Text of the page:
Monique Olivier

Monique Olivier

Monique Olivier was first drawn to a life of service because of her parents. As the daughter of the town doctor in Dartmouth, Massachusetts, she grew up with a strong sense of community and desire to have a positive impact on the people around her. After college, she spent a year volunteering with the Jesuit Volunteer Corps, where she was placed with a social justice nonprofit, the Prisoners’ Rights Union, that provided legal assistance for prisoners and their families. “After that experience, there was no going back for me,” she says.

Since then Olivier has dedicated her career to social justice, fighting for meaningful equal opportunity for everyone regardless of gender, race or physical ability at Duckworth Peters Lebowitz Olivier LLP. Employment discrimination cases are especially moving to her because she recognizes that so much of a person’s identity is tied to their professional lives. “The idea of not having opportunities because of a characteristic you can’t change is one of the reasons I’ve focused on that part of my practice,” she says.

In a series of civil rights cases, Olivier represented groups of female student athletes at the University of California at Davis who were deprived of opportunities to participate in intercollegiate athletics at both the club and varsity levels in violation of Title IX. The cases were sparked when UC Davis cut the women’s wrestling program and forced the women to wrestle off against men to maintain their varsity status and all the benefits – like scholarships and tutoring – that came with it.

The litigation led to sweeping injunctive relief which included a commitment from UC Davis to increase athletic opportunities for female students and the contribution to a fund for the development of club sports. UC Davis has since worked to improve disparities between gender athletic participation ratios and added two varsity teams. “Title IX litigation in particular has been important to me as a way to advance the rights of women before they get into the workplace,” Olivier says.

This case, like many of the others Olivier works on, demonstrates the power of litigation to enact change. Throughout her career she’s been able to bring justice to those who’ve been wronged by discrimination, resulting in positive substantial changes in the lives of her clients and the places that discriminated against them. For Olivier, litigation is a way to provide compensation for her clients and to ensure that those same kinds of discrimination won’t happen again.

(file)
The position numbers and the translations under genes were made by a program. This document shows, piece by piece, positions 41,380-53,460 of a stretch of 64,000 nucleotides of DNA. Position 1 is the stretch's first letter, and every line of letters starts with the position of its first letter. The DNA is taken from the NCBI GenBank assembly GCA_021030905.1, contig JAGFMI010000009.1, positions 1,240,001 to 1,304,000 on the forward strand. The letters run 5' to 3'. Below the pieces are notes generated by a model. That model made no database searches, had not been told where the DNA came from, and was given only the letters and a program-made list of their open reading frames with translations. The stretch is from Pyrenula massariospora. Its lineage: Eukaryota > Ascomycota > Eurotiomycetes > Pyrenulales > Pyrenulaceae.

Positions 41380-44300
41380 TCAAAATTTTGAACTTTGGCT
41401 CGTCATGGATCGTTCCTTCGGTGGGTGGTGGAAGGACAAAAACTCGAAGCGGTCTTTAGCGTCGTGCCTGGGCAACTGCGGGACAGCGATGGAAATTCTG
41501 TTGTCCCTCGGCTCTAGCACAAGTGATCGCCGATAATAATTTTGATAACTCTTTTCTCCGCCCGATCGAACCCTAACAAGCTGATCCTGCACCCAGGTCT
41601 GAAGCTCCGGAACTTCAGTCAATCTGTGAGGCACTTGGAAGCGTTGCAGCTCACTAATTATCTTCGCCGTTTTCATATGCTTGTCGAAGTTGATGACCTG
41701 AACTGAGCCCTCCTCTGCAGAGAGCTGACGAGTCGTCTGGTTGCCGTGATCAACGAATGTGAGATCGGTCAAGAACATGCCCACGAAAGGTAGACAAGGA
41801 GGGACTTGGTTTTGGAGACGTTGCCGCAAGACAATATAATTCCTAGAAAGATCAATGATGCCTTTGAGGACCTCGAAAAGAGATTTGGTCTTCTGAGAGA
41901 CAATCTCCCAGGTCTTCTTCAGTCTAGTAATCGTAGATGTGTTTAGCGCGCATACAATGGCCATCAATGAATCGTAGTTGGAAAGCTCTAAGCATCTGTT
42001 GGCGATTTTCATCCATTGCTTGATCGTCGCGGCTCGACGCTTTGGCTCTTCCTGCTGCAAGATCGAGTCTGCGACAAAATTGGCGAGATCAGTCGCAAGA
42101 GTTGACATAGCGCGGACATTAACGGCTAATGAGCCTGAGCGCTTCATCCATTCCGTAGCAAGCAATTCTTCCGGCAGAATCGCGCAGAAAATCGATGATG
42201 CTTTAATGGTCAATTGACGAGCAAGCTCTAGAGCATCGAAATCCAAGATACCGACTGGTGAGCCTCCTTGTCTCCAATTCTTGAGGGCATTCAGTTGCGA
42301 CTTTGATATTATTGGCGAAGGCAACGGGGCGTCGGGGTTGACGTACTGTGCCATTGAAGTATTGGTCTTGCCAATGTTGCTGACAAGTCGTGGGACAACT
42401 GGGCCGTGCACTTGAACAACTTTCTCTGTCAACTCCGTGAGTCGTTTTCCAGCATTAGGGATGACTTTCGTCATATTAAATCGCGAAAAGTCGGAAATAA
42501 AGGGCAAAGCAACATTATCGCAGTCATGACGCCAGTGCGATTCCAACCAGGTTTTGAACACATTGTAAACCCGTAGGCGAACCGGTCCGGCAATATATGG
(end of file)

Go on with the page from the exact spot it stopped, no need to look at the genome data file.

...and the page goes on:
Beyond her discrimination work, Olivier also dedicates herself to consumer protection litigation. In one class action suit, she represented consumers nationwide who had been tricked into a predatory refund anticipation loan. Tax-preparers and banks duped consumers into getting high-interest loans and would seize their customer’s payments the following year to pay off the loan debts. The “refunds” were not actually refunds – instead, they trapped consumers in a cycle of debt.

After obtaining an important appellate victory finding that the plaintiffs’ claims were not preempted by federal banking laws, the parties entered into a settlement providing compensation to the over 40,000 consumers who had been harmed by the practice, and a change in the notice requirements for tax-related loan products.

Olivier’s focus is on ensuring that everyone is treated fairly regardless of their circumstances. As an attorney, she helps her clients access a justice system that is difficult to access without support and advocacy. Her work is incredibly important in changing both the lives of people who have been discriminated against, and the policies that allow discrimination to happen. “I’d like to be able to look back and know that I’ve been able to make a positive difference in my clients’ lives,” Olivier says.

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